I was wondering if anyone had noticed that their motivation levels were different since the advent of PD. I think
mine may be reduced...
I recenty came across this:http://www.guardian.co.uk/science/video/2012/may/18/neuroscience-psychology?INTCMP=ILCNETTXT3486
(a 17 minute video that discusses the role of dopamine in the brain; it mentions Parkinson's but isn't primarily about it).
Naturally, I blogged about it:http://bloggingwithparkinsons.wordpress.com/2012/05/19/two-faced-dopamine-and-the-difference-between-wanting-and-liking/
One of the video's focuses is the fact that dopamine-depleted individuals are less likely to seek out pleasures, but that they enjoy them just the same if they do achieve them. This is the difference between *want* and *like*.
It's about motivation. Can you be bothered? Do you have a sense of urgency about imminent minor events? It's not really about the physical effort required - although that's a factor, naturally, particularly in the later stages of PD. I wonder if its related to fatigue, though.
Now, I'm in the earlier stages. I'm doing pretty well on ropinirole. I have very minor physical issues - not really enough to make me late for everything all the time 9although suddenly realising that I NEED to go to the loo JUST before leaving doesn't help; but by then, I'm already running late anyhow).
I'm almost always late for stuff.
I always used to be late taking the kids for school. I always used to be one of the last mums to arrive at collection time.
There are exceptions. I seem capable of making a special effort for special events - I was actually early
for Just Walk last weekend (I did the 20 km - see, I told you I'm still OK, physically). And when I have another competent adult with me, I'm OK.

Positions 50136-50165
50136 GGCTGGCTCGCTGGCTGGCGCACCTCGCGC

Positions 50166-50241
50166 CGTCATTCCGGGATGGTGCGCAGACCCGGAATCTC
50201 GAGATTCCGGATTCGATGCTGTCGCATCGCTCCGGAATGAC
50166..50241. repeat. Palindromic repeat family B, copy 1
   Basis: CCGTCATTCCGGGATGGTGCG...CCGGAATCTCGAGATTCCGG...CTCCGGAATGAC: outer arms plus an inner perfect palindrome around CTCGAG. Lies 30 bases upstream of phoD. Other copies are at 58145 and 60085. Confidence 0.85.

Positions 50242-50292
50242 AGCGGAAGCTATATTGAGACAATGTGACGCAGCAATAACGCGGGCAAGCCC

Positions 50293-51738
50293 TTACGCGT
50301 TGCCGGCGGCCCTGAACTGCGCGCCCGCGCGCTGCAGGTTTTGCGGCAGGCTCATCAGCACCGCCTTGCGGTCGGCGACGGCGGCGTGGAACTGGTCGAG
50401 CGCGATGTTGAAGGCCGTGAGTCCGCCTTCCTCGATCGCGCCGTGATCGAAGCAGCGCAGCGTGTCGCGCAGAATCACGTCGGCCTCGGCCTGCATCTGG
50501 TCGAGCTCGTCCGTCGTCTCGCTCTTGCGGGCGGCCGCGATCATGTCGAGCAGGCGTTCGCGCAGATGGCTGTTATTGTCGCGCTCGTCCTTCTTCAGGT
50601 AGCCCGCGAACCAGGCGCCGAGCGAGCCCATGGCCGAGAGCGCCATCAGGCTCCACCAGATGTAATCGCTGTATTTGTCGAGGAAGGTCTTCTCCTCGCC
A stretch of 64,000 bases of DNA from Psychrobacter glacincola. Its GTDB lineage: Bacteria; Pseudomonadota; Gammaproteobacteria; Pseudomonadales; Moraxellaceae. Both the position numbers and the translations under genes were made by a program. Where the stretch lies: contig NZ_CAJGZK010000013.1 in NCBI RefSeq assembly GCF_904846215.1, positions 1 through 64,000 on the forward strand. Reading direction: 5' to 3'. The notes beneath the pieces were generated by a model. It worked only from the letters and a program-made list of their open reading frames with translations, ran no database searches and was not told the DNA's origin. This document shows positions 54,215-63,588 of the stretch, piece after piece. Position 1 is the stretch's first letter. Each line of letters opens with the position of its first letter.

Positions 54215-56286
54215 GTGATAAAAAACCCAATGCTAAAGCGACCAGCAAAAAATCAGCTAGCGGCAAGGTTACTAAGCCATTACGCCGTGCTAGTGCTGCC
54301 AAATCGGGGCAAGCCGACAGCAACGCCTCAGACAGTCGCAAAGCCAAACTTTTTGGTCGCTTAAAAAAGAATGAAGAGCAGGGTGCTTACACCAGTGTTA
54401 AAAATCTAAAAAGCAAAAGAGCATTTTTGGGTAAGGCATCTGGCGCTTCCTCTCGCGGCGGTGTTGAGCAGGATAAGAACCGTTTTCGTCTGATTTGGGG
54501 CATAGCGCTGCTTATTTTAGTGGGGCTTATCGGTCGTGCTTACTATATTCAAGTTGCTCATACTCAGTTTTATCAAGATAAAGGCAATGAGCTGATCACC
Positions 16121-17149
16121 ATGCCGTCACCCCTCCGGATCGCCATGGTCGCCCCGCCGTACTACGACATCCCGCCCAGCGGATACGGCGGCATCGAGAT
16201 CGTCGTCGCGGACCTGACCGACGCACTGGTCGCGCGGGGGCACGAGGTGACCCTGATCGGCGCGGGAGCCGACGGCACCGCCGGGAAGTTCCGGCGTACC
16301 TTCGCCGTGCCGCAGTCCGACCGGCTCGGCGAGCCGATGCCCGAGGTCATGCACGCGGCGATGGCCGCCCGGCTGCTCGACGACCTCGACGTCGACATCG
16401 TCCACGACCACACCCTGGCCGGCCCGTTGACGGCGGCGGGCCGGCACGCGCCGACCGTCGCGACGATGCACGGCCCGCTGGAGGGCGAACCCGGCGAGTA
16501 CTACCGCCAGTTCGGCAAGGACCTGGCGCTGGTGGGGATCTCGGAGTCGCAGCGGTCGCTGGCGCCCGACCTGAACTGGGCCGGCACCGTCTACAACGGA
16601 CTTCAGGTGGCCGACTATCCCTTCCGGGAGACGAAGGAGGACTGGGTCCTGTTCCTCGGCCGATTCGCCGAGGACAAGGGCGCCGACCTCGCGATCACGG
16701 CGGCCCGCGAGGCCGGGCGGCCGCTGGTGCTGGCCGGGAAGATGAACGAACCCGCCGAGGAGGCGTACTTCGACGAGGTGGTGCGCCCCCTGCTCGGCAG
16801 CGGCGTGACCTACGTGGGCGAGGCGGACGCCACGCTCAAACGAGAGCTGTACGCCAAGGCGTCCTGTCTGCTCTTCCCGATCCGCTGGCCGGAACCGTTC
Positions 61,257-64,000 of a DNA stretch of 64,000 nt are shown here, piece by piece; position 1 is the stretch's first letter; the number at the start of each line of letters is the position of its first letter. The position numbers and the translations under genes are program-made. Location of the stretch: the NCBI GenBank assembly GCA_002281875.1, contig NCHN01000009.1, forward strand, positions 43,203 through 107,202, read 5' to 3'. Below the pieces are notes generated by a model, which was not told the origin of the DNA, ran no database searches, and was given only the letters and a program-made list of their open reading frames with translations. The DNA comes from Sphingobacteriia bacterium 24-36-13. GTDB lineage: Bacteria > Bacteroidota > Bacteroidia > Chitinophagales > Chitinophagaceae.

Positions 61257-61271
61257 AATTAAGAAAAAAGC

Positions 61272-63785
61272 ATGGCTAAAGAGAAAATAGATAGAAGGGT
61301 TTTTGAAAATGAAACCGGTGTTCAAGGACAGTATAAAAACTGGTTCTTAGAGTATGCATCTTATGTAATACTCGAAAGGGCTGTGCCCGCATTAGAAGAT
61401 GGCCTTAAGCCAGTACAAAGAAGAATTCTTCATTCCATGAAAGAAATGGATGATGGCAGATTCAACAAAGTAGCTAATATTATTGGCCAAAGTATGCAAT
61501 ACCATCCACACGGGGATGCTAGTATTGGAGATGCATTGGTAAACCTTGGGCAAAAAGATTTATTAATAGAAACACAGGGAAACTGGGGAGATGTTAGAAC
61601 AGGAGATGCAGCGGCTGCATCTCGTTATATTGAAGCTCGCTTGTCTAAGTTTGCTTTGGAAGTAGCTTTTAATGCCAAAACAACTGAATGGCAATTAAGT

Did you spot the past tense on the school run? My kids still go to school. To primary school. But I don't take them, not now that I'm working again (since Monday - full time). The childminder takes them. And we - my husband and I - we get the kids to the childminder nearly an hour before they need to be at school. And it's been OK. Two of us to chivvy the kids on - that helps. I manage to get dressed, get ready, get kids' stuff together (my husband claims ignorance of the requirements), even eat breakfast. Why couldn't I do all that on my own, with more time? I don't know. I'd stop. I'd forget that I needed to keep an eye on the time. I was rubbish. Before I had kids (that is, some time before I was diagnosed with Parkinson's), I wasn't like that. ... Well, I wasn't early all the time. But I waasn't all that
Is it motivation? That video implied that it might be.
I have company. Motivation
. I have the excitement of a new job. Motivation
What do you think? Is it a daft idea? Or can I legitimately blame my recent habitual lateness on my neurology?
... And does anyone else have similar experiences?
(That's why I'm asking here and not writing another blog post. I want to know if I'm imagining it.)